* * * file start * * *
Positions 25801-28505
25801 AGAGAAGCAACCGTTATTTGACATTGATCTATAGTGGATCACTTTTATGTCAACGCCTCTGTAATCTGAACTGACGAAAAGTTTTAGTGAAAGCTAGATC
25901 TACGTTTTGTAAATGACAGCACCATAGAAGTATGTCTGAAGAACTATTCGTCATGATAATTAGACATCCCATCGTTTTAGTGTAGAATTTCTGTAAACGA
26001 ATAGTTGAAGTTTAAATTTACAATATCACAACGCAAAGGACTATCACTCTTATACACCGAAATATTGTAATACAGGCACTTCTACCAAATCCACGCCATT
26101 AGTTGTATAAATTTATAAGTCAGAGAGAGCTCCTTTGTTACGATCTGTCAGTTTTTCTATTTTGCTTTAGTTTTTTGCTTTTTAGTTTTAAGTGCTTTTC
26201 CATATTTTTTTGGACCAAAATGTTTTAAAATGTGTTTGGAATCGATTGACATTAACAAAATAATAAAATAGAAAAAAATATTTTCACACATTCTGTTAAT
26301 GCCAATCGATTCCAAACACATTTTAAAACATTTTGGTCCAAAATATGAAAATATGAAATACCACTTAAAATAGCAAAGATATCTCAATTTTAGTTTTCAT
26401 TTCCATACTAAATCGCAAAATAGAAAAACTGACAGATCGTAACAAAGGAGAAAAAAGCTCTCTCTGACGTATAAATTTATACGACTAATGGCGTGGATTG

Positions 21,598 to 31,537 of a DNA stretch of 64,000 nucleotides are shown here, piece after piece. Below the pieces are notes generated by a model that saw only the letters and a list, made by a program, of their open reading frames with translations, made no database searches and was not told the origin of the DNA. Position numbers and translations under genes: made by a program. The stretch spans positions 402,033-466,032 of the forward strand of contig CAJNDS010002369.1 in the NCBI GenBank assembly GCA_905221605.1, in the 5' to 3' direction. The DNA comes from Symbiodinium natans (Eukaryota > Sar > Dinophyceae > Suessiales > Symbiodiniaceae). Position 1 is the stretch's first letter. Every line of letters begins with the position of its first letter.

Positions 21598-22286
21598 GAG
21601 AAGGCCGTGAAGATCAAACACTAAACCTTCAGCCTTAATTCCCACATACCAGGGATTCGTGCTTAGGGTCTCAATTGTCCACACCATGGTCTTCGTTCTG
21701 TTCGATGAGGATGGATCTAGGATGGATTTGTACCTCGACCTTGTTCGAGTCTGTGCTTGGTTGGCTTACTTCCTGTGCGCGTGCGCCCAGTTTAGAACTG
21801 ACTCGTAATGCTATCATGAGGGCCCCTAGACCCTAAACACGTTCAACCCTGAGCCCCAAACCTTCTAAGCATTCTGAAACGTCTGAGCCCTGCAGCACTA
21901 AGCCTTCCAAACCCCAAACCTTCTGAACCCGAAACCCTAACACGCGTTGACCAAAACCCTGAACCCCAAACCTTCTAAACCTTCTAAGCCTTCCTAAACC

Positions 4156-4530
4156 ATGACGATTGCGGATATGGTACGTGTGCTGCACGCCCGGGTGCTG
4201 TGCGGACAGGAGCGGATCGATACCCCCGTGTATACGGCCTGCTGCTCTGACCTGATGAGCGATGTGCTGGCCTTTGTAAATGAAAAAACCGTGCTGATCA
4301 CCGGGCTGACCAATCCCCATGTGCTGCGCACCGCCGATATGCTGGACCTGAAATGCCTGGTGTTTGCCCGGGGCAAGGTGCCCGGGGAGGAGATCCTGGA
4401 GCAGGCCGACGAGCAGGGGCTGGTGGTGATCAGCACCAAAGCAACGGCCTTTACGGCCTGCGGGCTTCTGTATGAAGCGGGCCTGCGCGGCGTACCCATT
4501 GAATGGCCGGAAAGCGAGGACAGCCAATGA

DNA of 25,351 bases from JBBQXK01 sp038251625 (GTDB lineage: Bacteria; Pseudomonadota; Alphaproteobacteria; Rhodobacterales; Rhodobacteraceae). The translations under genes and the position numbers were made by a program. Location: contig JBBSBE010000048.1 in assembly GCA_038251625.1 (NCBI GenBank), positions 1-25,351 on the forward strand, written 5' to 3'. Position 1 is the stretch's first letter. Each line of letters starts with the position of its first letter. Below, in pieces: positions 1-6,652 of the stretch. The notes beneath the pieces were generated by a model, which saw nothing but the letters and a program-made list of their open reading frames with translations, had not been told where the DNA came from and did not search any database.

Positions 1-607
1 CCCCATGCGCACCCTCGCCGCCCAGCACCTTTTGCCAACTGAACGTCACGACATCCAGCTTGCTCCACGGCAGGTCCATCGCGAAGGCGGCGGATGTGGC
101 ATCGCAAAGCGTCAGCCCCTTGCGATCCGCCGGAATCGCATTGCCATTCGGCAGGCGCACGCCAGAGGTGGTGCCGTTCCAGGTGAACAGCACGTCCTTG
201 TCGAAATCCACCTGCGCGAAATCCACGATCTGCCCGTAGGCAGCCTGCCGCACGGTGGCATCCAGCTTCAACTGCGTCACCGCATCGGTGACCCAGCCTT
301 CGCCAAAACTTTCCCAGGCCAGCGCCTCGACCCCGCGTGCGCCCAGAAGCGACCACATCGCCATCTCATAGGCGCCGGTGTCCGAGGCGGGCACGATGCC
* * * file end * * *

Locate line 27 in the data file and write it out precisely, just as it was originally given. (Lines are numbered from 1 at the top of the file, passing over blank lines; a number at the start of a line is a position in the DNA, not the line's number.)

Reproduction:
301 CGCCAAAACTTTCCCAGGCCAGCGCCTCGACCCCGCGTGCGCCCAGAAGCGACCACATCGCCATCTCATAGGCGCCGGTGTCCGAGGCGGGCACGATGCC